Much of it has to do with bad school librarians or teachers we had as kids who scolded us for doing this. Well, I have made my entire career off of debunking library stereotypes and going out of my way to rethink how we do things, so today's topic is perfect, and it works like magic.
For example, when you see pastel colors on the cover expect a lighter tone. Lots of dark colors-- darker tone. Black with lots of red usually means violence inside. Complex or ambiguous covers-- probably a complex plot. And of course sexy covers-- steamy books.
Here is the link to a 2008 post where I first elaborated on this concept.
The point is that while the cover cannot tell you what happens in the book, it tells you quite a bit about what the feel of the book is. It sets the tone for the words inside.
I often use the cover of a book to begin talking to a patron about the book, especially when I don't know anything about that book. I will say something like, "From what I've heard, this book looks like you may enjoy it, but let's look at it together before you decide to take it home." I then use a combination of the NoveList record, Goodreads entry [plot and the 5 star AND 2 star comments] and the cover to have a conversation about the title in question with the patron.
Patrons love this "behind the scenes" peek at how we do our job. Obviously you can only do the long version with patrons who have time, but in a pinch, I grab a book and literally book talk to cover and the plot summary on the book itself. On books from the last 5 years to the present, there is often an appeal statement to begin the plot summary which helps. But with practice you can book talk the appeal of a book, from just the cover and reading the flap together.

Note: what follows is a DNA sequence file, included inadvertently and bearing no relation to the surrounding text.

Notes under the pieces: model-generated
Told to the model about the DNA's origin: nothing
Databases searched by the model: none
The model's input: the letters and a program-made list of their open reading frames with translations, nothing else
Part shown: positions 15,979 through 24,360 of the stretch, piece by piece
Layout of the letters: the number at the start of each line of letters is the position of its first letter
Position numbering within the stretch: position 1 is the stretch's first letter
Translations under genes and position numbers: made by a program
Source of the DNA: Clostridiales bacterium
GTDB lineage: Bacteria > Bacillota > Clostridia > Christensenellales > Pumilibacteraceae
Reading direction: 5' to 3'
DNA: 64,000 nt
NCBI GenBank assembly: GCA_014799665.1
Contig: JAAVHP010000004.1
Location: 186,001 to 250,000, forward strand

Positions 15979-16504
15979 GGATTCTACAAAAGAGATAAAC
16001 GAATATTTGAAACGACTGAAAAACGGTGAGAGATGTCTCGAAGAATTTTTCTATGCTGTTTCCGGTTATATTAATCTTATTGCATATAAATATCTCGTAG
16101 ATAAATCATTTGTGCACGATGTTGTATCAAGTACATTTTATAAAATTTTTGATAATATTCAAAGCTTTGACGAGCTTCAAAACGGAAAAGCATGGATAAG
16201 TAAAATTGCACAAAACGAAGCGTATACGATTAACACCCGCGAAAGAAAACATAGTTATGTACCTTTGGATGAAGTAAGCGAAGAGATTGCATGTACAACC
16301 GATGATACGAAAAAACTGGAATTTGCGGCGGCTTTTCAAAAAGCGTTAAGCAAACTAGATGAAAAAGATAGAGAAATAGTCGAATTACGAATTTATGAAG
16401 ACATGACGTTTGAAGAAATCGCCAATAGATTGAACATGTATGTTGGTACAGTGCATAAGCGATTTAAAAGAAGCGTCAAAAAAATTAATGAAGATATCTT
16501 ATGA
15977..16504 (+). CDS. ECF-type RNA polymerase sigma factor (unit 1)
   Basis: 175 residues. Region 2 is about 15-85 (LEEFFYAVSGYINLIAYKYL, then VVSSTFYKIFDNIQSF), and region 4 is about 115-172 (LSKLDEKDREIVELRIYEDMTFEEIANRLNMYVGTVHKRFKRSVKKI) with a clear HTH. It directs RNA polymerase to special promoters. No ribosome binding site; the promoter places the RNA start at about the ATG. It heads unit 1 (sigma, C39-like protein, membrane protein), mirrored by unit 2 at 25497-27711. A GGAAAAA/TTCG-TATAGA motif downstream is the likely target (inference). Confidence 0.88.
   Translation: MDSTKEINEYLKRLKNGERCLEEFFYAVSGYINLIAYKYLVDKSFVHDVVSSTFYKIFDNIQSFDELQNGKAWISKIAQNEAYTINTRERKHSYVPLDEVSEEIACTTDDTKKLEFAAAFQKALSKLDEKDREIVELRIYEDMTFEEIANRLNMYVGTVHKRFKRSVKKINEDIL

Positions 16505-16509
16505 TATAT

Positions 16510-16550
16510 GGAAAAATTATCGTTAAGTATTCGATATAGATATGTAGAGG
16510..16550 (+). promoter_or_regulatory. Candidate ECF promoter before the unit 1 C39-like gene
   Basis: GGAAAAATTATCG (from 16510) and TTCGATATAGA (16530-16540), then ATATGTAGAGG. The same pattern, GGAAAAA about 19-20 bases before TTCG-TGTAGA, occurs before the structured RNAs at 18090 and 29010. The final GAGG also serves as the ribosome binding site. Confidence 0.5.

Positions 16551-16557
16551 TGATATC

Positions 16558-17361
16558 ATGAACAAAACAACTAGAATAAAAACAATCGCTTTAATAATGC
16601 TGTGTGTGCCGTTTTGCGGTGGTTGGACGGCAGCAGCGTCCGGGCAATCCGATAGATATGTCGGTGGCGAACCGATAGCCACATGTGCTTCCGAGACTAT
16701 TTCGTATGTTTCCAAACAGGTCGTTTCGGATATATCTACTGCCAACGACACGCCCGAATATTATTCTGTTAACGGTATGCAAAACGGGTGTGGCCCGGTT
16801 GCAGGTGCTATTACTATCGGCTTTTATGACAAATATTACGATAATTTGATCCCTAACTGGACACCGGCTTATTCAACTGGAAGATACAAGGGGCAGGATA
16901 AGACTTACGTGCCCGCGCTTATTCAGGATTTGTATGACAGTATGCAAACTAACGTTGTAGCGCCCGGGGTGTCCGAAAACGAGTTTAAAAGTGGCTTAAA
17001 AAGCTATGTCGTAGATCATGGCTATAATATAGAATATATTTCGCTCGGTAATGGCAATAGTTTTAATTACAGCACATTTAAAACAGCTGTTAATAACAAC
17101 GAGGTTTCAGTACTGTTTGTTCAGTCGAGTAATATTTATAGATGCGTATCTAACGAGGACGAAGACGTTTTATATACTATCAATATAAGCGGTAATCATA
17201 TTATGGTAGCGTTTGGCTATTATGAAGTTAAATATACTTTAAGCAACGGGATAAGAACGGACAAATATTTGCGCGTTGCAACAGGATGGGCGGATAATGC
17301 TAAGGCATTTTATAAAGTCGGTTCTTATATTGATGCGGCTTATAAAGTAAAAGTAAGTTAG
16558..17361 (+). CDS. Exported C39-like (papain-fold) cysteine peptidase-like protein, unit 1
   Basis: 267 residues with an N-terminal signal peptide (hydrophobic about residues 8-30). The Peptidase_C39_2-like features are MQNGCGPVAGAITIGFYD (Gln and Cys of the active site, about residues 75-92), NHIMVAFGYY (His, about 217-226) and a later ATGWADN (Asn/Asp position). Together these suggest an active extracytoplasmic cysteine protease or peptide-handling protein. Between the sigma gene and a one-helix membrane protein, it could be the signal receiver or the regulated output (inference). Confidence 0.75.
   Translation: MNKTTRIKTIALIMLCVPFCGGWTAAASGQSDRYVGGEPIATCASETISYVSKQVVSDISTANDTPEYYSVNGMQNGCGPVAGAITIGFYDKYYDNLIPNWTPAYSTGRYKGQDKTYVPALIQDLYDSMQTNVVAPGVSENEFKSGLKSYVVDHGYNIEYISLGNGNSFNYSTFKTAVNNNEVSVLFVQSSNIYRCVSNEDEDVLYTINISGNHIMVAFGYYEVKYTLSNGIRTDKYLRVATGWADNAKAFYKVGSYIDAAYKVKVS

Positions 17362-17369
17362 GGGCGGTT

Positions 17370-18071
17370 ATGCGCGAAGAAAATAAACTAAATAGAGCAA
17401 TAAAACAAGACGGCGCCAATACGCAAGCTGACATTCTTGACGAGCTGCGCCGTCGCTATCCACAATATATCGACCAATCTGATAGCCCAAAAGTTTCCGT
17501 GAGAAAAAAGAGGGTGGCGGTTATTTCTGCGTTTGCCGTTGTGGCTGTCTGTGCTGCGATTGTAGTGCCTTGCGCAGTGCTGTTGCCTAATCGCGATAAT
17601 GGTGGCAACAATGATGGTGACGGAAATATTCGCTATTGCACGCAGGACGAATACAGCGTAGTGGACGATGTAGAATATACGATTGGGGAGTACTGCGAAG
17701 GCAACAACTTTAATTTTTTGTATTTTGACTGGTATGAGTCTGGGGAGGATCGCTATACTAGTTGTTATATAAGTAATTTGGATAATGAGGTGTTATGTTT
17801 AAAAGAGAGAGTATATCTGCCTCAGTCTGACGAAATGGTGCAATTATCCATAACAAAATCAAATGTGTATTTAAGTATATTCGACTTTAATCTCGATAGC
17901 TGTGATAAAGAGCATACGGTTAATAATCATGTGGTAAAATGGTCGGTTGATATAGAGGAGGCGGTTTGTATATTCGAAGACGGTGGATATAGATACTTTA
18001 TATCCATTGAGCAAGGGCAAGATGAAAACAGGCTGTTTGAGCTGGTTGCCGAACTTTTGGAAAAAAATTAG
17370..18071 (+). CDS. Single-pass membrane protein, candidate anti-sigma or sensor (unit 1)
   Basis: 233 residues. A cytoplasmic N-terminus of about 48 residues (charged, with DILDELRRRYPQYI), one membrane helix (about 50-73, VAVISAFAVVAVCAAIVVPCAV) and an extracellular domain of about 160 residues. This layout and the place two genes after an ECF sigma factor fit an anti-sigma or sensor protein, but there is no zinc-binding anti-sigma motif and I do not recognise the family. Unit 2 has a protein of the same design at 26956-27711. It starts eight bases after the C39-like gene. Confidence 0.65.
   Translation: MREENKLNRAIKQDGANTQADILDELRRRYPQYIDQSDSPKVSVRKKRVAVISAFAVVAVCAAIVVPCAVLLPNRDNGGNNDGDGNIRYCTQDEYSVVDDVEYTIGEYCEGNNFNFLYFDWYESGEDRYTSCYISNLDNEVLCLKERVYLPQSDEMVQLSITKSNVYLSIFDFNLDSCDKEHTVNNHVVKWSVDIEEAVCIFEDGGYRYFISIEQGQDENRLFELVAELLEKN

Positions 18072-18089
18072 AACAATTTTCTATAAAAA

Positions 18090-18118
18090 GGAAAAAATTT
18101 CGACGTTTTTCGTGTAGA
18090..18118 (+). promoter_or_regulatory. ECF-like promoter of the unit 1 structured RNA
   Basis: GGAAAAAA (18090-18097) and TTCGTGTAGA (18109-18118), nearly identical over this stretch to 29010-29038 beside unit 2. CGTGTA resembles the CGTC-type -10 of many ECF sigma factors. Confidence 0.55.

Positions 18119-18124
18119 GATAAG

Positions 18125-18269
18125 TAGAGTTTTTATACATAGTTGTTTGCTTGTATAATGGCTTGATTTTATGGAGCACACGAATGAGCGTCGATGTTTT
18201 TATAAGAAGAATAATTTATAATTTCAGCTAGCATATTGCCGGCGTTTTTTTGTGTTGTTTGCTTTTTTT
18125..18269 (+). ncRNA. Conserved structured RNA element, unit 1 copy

Again, I am honest with the patron on what I am doing. I outright admit I know nothing more than what they do, but make it clear that I know how to "read" the cover. Patrons also love the conspiratorial nature of this interaction. We are "one upping" the publishers at their own game, and we are playing our own game of guess the book's appeal. I find that for many patrons, playing this "game" with me makes them more willing to give these "cold" suggestions a try. They are also more willing to come back and share what "actually" happened in the book with me and they give me detailed comments on the feel of the book and if it matched the cover or not.
Again, it won't work for every patron, but it works with quite a few. They will be easier to help because they are more willing to just take the book [it's free!] and give it a try AND, more importantly, this method entices more of them to come back and give us feedback on the book and our service. This later interaction is the one all of us are most looking for.
Here are some links to get you started on your judge a book by its cover adventure. In the first two examples you can begin your RA conversation with the cover because they have been deemed "best" by reputable sources. Yet another interesting way to frame the "best" books interaction [for more on that topic by me, click here]. The second two links are for sources which regularly assess cover trends so you can keep judging books by their covers all year long. In fact, I have had fun with cover trends displays and simply discussing these trends with regular patrons [many of whom check out as many books with the cover trend as possible and then report back to us about the books and how they are the same and different]:
- Paste Magazine-- The Best Book Covers of 2017
- Bookish-- Best Book Covers of 2017
- Book Riot-- They have a tag for all Book Covers posts; this one is good to assess trends
- Booklist Reader-- They have a regular series of books assessing Book Cover Trends
Give it a try. You will have fun and improve your RA Service by encouraging it to move from the suggestion only phase to a service which is about having conversations about books and reading.